DALLAS — As concerns surrounding occupational cancer grow, Dallas Fire-Rescue is expected to adopt new mandatory policies and practices to reduce carcinogen exposure firefighters face while on the job.

In 2016, the Centers for Disease Control released a study saying firefighters had a greater number of cancer diagnoses and cancer-related deaths.

It also found that firefighters are at an increased risk of certain types of cancer due to occupational exposure.

Since the mid-2000s, Dallas Fire has seen 31 workers’ compensation cases filed by active firefighters citing occupational cancer.

The Dallas Fire Fighters Association says that at least 58 retirees have reported having some issue with cancer, and six active members have died.

Jim McDade, the President of the DFFA, says that occupational cancer must be addressed at a department level.

“It’s one of the most important issues we’re facing right now,” McDade said.

In March, the department lost 53-year-old Randy Willmon to occupational cancer. Last Monday, Angie Wilson lost her battle with cancer as well.

Both had a combined 60 years with the department.

According to McDade, the department assigned a position in December of 2017 that is solely responsible for coming up with cancer prevention policies and procedures.

That individual is writing best practices for the department to follow from now on that would limit the number of carcinogens firefighters encounter daily.

Right now, McDade says there are no specific policies on the books.

Some that are being considered revolve around firefighters cleaning their gear, changing their clothes, and showering immediately after significant fire calls.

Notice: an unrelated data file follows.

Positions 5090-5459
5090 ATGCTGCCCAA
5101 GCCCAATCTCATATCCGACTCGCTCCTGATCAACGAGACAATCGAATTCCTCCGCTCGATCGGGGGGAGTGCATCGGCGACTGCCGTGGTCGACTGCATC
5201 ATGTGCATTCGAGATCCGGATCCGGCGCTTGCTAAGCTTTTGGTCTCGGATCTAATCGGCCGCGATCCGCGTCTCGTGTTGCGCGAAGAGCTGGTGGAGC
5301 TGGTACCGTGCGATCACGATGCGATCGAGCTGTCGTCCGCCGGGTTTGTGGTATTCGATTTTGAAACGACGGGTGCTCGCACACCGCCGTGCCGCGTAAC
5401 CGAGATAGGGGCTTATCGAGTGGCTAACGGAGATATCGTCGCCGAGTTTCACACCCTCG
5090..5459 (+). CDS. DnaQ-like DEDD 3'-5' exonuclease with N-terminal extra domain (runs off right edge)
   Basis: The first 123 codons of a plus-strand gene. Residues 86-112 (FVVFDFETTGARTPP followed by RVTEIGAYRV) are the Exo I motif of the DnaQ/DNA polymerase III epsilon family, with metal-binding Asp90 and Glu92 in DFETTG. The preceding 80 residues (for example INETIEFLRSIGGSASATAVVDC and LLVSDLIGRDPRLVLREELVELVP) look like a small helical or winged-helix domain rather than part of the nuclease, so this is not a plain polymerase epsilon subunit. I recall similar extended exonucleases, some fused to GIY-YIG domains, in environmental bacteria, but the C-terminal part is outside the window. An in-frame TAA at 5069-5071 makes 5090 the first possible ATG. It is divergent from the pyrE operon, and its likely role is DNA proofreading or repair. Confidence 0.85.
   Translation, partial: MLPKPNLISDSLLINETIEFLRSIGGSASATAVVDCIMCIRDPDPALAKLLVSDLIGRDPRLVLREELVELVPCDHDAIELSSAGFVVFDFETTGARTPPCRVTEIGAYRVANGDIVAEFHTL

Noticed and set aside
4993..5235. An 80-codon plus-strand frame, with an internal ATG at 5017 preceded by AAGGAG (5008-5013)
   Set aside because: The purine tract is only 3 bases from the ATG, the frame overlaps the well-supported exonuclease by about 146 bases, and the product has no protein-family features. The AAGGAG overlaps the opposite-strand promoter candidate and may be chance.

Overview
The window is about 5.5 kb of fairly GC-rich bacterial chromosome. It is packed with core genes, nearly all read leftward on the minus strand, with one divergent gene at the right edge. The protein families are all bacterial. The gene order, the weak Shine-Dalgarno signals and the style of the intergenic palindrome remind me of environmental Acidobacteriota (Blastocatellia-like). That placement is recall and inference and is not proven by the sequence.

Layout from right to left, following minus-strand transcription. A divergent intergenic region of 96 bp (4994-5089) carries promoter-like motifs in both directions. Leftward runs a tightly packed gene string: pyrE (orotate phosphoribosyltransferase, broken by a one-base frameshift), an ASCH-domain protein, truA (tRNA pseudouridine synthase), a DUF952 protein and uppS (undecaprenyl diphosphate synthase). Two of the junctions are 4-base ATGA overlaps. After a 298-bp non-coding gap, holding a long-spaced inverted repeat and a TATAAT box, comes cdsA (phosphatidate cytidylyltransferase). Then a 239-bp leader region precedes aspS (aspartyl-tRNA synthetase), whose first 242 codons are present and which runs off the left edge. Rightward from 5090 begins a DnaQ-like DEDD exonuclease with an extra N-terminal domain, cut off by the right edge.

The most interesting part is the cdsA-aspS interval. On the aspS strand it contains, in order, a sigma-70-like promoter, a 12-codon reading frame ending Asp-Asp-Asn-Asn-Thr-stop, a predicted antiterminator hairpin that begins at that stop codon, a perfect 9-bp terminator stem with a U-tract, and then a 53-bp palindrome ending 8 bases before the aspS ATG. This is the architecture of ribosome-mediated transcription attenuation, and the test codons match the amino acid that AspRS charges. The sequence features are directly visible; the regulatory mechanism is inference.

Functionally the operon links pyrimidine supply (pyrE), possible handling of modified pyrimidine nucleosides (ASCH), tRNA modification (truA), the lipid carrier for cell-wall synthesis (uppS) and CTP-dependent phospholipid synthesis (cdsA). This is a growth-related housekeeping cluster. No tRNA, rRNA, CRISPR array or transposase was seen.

Studies suggest that carcinogens can be absorbed through the skin of firefighters or inhaled if soot or other debris isn’t cleaned off bunker gear.

Other policies being crafted center around mandatory rinsing or washing at scenes if needed.

DFFA also tells News 8 that the department is requesting an estimated $5 million in its upcoming budget to buy a second pair of bunker gear for every firefighter.

That way, firefighters can change into a clean set of gear while their other pair is being washed if they needed to.

Most stations already have industrial sized washing machines that are utilized to clean gear.

“When we get back to the station, we can swap out our gear, send that in for a good cleaning, and then put on a new set of gear,” McDade said.

“For years, having dirty gear showed how much fire you fought. We have to change the culture, and say having clean gear means you’re taking care of yourself.”

McDade said he didn’t have a specific timeline for when the policies would be adopted but said they’re being reviewed and that it would likely be soon.